Pros: Super Friendly, Great with Kids, Great Broodies & Parents - even the roosters! Great conversation starters.
Cons: VERY hard to find! Slow to mature - late layers. Cover your brooder - these babies fly early!
These little birds are full of personality! They are super friendly - even when they aren't handled much as peeps - and are curious to a fault! Ours are home-bodies, staying close to the coop and under the cover of our awnings and shrubs to avoid hawks. They will venture out whenever they hear people and usually end up on someone's knee or shoulder. Ours will actually walk on a leash - which makes them great candidates for petting zoos and Farm Day demonstrations.
Nankins are not prolific layers, but they are steady. We generally get three, sometimes four eggs a week, with a definite slowdown through the colder months. Hens go broody really easily, which is good, because incubator results are inconsistent. Hatching rates are definitely higher with a broody. Once they start setting, Nankin hens make very good mothers.
Roosters are just as friendly and laid back as the hens. Roos raised together tend to get along well, even with younger ones coming up through a new clutch. In a smaller flock like ours, the rooster will sometimes stay with the chicks while Mama is off feeding or bathing, and I've seen a roo actually take over an older batch of chicks while Mama went back to set another clutch. Pretty cool!
The only bad thing I can say about Nankins is that they are virtually impossible to find. When you do find someone with extra breeding birds, they're usually cockerels. To start a flock, you'll likely need to start with straight run chicks - if you can find them. Be patient, though. These little gems are well worth the extra effort!
Pros: Wild, curious, very broody, adorable, street smart, good foragers, good flyers, charming roosters
Cons: Clutches too big to cover well
I love these adorable bantams! For me, the gamier the breed the better, and Nankins combine a bit of calm domesticity with behaviors true to their ancestors, making them perfect for someone who wants a game breed that at times can be a good lap chicken. They forage very, very well, they do not take up much space, they are wary of predators, they fly very well, they go broody at the sight of a clutch, and they are very skilled mothers. They are wary of humans, but their natural curiosity makes them easier to tame if you desire a friendly chicken. The roosters are good fathers, and get along well with other roosters and chicks. I can keep this breed at a 1:1 ratio with no issues. They will be protective, but not to any length that one could call aggressive. I like that the hens are seasonal layers and that they do not lay often because I feel that is how a chicken was meant to lay. I also love their dull coloring that lets them blend in better to many surroundings, and their bug-eyes are adorable! They only thing I can say I do not like about them is their tendency to lay an egg that is large in proportion to their body size, making it hard for them to cover an average sized clutch, especially when their feathers are hard and do not fluff up very well.
Overall, they are a very cute chicken that can take care of itself, and I love that trait about them.
Pros: Docile, friendly, social, alert, clever, stay close to coop
Cons: hard to find
I was lucky enough to come across a person in the same province as me who lives about an hour and a half away. So, I decided that I want to try to breed these guys eventually. Considering they are rare...especially in North America and being that they are a breed from the 1500's England.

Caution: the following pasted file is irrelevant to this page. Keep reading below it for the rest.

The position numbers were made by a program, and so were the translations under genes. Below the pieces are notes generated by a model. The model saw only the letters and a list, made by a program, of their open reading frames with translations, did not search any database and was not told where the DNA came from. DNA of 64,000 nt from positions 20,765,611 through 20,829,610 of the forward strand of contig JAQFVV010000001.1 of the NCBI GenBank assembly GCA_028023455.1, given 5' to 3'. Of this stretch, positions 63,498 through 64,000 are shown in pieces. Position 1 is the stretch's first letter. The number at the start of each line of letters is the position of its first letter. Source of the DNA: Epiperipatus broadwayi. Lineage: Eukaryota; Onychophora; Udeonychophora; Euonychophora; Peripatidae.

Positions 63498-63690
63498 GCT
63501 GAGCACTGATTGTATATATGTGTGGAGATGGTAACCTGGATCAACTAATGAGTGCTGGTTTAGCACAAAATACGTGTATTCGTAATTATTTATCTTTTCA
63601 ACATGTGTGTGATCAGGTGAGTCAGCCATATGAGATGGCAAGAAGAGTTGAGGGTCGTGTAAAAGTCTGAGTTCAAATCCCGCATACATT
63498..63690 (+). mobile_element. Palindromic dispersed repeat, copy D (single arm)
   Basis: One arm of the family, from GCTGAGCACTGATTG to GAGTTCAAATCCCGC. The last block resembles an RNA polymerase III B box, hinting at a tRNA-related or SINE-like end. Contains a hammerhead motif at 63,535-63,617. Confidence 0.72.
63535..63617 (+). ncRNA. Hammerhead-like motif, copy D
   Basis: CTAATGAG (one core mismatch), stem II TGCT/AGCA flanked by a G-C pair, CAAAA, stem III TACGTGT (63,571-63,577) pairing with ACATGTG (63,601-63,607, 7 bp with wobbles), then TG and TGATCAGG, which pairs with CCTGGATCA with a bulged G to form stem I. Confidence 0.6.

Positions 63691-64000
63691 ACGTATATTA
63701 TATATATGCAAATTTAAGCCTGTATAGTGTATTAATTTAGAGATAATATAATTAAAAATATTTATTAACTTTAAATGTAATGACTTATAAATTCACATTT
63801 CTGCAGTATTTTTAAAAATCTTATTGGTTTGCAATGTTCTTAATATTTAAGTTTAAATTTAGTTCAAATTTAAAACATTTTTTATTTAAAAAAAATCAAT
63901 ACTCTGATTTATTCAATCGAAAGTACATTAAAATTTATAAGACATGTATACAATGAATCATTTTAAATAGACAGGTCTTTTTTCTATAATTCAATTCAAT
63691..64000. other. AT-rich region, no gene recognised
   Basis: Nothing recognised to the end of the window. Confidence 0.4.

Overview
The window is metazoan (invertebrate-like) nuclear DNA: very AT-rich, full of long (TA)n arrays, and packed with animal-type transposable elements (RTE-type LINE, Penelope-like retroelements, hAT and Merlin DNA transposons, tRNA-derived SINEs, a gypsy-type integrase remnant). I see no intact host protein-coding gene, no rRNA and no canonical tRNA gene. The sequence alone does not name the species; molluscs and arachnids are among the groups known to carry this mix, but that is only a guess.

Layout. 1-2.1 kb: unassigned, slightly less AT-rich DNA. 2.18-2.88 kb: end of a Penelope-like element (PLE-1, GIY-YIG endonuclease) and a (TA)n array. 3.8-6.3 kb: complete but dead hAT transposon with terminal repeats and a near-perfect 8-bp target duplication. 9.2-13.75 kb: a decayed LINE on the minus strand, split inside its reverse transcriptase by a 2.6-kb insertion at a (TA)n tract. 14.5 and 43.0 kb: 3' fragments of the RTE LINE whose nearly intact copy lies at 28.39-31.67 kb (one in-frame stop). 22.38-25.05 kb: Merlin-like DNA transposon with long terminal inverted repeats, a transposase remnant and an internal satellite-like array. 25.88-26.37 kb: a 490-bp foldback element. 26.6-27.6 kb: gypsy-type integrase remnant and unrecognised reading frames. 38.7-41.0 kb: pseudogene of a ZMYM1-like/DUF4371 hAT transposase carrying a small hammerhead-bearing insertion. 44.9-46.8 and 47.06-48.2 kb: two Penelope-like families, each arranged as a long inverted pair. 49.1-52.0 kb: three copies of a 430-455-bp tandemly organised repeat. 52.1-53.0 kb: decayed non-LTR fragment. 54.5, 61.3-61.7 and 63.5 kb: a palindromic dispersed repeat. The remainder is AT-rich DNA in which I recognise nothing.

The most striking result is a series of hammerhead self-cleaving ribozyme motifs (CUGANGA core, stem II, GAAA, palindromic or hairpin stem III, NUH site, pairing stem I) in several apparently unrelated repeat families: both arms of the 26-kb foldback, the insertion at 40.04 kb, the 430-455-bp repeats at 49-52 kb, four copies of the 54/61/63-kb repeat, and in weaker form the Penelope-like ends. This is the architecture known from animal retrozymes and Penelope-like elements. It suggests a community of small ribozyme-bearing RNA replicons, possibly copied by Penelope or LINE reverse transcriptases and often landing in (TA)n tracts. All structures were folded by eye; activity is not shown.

This breed is really good as pets, they are friendly ( I bought mine as adults and I was surprised that I could even handle them so well on the first day.), docile and they are very alert and clever.
I live behind a wooded forest reserve and of course there are going to be birds of prey in the area. The other day, I went out to open the door for the girls and I was feeding them inside the caged run. I notice they were all very still and alert. I looked up and saw a hawk in the trees. Then another time it was colder out I opened the door of the coop to feed them ( moved the food indoors now) but as I was feeding them they panicked and the three of them ran into a nest box. I figured I made a weird noise or something but I turned around I saw two hawks circling around. So, I closed the door immediately and comforted them a bit so they relaxed. But they came out in the run still watching carefully but not panicking like the did a second ago. I figured that they understand they can't be gotten when they are in the run. But if its in the open, like when I opened the door and there is nothing to stop the hawks from getting them they really panic.
Pros: Gentle, excellent broodies, the cocks will help take care of the chicks, and males tend to get along well.
Cons: Hard to breed true for plumage color and shank color; tend to lay eggs as clutches of 8-11 and can't adequately cover all of the eggs due to hen size.
I have raised Nankins since 2002 and they quickly became my favorite bantam breed. They tame very well and get along very well with each other, the hens are great broodies, and a pleasant trait of the cocks is that they have retained the ancestral jungle fowl trait of helping the hen with the chicks! That is, when a brood of chicks is about four weeks old, the hen will go back into lay again and produce another clutch of eggs and set on them. Meanwhile, the cock will take over the care of the older chicks. I have seen this again and again in my flock, with the roo' taking on the role of mama hen, taking the chicks foraging and even letting them hide under his wings while resting. This is a trait worth keeping and breeding for, and I have encouraged it in my flock.
One small issue with Nankins is that the hens tend to lay pretty good sized eggs compared to their body size, and they can lay as many as 11 or 12 eggs per clutch (plus, other hens may "contribute" their own eggs to another hen's clutch), so sometimes the hen can't cover all the eggs. You'll want to divide big clutches up among broodies so they only have 6 or so per hen; otherwise, use an incubator for the extra eggs and return the chicks to their brood hen and the chicks she hatched, as soon as they dry off after hatching. The hen can handle all of the chicks once they are hatched.
The coloration of Nankins is, IMO, the hardest thing to keep true, especially with the hens. Dark penciling of the hen saddle-area feathers and white shanks instead of slate (although white is an accepted standard in the British Nankin set of standards, and also was accepted when an American standard first was drafted, if I recall right), are typical problems to come up in breeding, especially if you're line breeding.